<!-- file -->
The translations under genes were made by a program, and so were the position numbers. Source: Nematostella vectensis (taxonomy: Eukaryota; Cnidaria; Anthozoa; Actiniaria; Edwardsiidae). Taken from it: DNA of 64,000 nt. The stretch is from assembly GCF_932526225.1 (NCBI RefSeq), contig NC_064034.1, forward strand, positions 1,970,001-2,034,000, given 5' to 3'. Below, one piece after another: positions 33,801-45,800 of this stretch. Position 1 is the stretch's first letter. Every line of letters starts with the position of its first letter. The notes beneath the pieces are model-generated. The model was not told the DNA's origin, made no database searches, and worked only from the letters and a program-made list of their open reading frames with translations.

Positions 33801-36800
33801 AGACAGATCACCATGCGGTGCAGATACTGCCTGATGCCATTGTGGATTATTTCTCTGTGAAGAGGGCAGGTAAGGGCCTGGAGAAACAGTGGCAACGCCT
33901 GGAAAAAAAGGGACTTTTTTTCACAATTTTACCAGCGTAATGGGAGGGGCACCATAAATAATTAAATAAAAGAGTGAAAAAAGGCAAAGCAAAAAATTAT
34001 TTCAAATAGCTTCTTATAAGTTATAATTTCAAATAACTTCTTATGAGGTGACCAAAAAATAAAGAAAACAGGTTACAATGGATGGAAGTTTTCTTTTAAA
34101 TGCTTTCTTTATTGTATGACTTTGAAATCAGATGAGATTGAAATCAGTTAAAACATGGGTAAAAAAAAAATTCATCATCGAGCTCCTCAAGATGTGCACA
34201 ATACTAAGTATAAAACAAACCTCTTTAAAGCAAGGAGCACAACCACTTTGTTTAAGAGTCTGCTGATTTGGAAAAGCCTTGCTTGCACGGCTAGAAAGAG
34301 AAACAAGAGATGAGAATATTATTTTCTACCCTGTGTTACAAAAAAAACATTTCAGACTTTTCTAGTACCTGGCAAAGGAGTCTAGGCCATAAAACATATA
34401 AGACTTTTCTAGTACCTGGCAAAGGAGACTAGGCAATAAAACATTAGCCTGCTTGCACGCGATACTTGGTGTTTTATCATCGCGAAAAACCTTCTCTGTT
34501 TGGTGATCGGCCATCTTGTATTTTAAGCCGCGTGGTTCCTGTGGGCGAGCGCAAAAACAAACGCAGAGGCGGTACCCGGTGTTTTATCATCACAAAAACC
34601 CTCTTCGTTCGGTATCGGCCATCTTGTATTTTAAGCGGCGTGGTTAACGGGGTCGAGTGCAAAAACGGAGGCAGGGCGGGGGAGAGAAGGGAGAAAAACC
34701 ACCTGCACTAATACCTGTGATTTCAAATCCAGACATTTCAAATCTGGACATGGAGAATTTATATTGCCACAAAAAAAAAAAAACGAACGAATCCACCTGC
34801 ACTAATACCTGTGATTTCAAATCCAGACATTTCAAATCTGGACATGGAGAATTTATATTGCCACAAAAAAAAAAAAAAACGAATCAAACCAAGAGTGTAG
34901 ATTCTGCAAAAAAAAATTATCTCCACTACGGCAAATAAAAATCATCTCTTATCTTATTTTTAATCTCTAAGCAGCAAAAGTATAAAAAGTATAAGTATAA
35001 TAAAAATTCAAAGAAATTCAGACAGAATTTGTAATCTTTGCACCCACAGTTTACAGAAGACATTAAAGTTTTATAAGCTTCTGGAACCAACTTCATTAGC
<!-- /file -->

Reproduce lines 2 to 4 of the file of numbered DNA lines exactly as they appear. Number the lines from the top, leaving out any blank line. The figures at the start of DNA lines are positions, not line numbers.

Positions 33801-36800
33801 AGACAGATCACCATGCGGTGCAGATACTGCCTGATGCCATTGTGGATTATTTCTCTGTGAAGAGGGCAGGTAAGGGCCTGGAGAAACAGTGGCAACGCCT
33901 GGAAAAAAAGGGACTTTTTTTCACAATTTTACCAGCGTAATGGGAGGGGCACCATAAATAATTAAATAAAAGAGTGAAAAAAGGCAAAGCAAAAAATTAT